love hands

    Photo by Kristina Litvjak on Unsplash

  8. Open relationships

    Speaking of positive relationship portrayals — Kat and Adena’s open relationship story-line is just. so. fucking.cool. A mainstream TV show portraying an open lesbian relationship as intimate, wholesome, and empowering? Yes!
    Honestly, if I hadn’t seen it, I wouldn’t have believed.

  9. Body positivity

    This one is almost there. Kat, Jane and Sutton are all conventionally slender and feminine with curves in the approved places. Nevertheless, the show makes a point to discuss body positivity in so many words, with a story where the girls pose for a fashion shoot showing off their scars, freckles, stretchmarks. Better still, their colleague, Scarlet’s sex columnist is heavyset and mousy — a face and figure that would relegate her to “fat friend” status in a standard rom-com. Instead, she’s the one having the hottest sex and dishing the most divine gossip.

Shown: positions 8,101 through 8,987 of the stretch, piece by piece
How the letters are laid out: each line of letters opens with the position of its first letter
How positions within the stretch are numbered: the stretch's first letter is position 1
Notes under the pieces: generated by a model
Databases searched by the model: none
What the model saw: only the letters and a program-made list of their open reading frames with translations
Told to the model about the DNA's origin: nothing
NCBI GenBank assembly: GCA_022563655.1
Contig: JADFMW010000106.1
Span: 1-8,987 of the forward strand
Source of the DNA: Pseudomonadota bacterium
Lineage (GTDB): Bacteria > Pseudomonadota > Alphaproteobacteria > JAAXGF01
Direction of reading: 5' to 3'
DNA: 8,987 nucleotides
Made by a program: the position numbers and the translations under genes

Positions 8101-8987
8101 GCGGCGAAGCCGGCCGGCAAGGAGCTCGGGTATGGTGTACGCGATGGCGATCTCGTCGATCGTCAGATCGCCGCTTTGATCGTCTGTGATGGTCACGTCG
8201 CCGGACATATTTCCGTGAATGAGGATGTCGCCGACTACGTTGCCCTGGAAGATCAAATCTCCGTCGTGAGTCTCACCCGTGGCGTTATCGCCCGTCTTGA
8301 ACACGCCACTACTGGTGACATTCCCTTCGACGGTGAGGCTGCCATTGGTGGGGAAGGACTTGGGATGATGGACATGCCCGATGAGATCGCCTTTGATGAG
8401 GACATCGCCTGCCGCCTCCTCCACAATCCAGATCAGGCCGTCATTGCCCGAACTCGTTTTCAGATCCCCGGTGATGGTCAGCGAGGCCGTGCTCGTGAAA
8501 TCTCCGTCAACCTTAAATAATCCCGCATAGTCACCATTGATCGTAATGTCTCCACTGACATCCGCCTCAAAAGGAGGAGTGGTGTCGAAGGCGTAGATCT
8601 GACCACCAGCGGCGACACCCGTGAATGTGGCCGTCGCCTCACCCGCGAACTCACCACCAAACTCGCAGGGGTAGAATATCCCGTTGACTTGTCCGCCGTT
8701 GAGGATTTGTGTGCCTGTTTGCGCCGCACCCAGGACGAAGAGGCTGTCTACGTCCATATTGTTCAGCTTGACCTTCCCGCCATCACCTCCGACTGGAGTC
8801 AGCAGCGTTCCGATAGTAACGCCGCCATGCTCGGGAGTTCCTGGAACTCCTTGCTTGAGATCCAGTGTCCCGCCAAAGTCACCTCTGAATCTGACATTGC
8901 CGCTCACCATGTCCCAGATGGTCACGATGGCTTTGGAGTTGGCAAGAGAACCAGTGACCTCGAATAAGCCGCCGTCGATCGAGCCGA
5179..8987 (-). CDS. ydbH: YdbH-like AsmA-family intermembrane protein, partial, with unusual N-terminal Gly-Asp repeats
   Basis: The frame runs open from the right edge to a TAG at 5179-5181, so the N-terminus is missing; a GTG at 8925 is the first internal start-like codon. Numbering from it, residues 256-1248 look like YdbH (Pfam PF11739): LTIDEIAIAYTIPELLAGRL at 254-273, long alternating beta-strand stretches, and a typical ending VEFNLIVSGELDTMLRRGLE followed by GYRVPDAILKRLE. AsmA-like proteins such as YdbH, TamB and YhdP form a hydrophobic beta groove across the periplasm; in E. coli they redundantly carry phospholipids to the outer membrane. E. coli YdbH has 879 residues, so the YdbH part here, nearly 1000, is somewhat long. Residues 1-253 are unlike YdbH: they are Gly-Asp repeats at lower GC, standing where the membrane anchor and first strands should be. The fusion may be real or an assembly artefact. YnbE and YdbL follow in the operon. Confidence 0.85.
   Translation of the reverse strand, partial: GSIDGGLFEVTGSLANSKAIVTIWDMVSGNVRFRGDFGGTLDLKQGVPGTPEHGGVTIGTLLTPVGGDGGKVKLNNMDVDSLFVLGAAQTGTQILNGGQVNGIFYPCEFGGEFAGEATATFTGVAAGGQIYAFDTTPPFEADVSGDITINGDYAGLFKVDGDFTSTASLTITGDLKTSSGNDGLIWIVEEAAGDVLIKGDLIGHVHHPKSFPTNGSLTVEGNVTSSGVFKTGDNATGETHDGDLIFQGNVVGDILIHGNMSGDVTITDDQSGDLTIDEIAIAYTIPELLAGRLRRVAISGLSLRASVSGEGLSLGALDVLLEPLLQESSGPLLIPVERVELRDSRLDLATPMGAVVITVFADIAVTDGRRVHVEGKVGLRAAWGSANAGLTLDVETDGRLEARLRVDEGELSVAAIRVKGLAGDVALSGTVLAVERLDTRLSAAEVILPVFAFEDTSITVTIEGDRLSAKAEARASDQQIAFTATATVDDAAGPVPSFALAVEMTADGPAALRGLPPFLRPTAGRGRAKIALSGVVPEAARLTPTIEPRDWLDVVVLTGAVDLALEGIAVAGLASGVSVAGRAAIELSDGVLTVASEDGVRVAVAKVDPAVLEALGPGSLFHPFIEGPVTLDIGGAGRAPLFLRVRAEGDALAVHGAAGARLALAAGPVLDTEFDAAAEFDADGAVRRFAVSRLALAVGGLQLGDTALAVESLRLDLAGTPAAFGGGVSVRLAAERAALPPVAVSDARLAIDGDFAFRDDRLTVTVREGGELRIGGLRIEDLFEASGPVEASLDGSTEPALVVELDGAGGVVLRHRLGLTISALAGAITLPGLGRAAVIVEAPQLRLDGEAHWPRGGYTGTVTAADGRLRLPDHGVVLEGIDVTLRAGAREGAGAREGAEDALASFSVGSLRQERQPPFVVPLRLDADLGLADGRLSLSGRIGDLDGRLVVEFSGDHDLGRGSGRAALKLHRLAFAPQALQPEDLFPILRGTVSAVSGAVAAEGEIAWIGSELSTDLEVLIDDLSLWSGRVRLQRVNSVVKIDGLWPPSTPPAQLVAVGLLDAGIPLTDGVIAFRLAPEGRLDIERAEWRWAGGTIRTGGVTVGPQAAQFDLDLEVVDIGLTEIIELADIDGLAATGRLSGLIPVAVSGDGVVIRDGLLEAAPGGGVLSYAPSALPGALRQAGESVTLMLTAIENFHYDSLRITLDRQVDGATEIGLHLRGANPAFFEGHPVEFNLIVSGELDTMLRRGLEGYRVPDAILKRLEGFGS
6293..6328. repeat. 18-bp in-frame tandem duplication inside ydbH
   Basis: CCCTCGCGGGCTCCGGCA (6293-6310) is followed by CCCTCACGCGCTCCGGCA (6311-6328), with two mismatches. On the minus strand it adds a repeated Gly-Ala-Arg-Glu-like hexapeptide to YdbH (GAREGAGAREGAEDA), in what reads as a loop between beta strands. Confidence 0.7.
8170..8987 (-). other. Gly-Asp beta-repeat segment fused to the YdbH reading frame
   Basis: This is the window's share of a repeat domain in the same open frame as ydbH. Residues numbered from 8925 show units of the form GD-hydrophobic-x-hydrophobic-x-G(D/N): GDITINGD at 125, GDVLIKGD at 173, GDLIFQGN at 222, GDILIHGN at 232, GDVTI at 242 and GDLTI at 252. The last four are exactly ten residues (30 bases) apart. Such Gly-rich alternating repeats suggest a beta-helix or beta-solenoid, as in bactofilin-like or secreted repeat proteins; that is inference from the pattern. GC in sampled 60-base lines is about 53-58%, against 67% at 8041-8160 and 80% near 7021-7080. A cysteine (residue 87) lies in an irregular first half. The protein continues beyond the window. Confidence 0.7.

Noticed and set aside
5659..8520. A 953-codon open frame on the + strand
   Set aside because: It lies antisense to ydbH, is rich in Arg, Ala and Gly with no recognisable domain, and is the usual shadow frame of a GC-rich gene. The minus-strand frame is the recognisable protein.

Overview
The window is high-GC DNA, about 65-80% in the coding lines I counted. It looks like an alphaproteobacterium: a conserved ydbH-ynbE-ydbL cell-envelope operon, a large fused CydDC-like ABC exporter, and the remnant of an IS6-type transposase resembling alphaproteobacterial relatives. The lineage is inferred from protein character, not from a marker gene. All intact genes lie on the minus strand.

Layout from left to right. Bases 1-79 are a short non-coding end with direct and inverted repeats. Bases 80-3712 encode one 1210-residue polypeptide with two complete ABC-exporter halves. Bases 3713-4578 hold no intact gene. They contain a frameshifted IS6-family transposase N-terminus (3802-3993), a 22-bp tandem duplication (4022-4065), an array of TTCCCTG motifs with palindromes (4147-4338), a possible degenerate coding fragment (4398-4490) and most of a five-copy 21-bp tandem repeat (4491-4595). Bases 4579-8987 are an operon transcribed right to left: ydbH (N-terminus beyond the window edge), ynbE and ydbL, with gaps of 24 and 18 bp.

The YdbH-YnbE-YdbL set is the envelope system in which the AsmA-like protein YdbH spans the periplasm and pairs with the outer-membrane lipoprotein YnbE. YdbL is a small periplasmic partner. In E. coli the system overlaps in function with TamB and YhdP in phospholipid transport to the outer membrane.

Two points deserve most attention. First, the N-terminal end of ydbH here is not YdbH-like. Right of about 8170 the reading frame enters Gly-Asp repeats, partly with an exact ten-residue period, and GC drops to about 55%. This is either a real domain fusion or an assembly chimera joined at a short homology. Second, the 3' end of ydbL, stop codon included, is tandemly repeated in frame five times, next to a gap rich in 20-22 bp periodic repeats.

wine.jpg

    Photo by Matthieu Joannon on Unsplash

  10. Booze

    When the going get tough, the tough knock back some white wine. Or tequila. Or mix a little whisky into their ice cream. America is stupidly puritanical about alcohol, and especially about women drinking. It is refreshing to see characters who can raise a glass to commiserate, or celebrate, without the next plot point involving rehab. They’re young, fun, gorgeous women who like a drink. And that’s cool. Gorgeous Muslim lesbian artist Adena doesn’t drink, and that’s cool too. Which makes the whole thing extra fucking cool.

Go on then, what’s your latest televisual delight? 

 

 

Advertisements

Storytelling: Framing

Storytelling is the essence of communication. The elements of storytelling are like letters of the alphabet. When you know how to use them, you can tell your best story.

Element 19: Framing

What a story is about, and the conclusion it reaches, depends on how you frame it.

Case study:

Hillary Clinton and Donald Trump

hill-trump

Who they are:

Respectively, the Democratic and Republican candidates in the 2016 American presidential election. Clinton won the popular vote by an unprecedented margin. Trump won the majority of Electors and is slated to become the next President of the United States.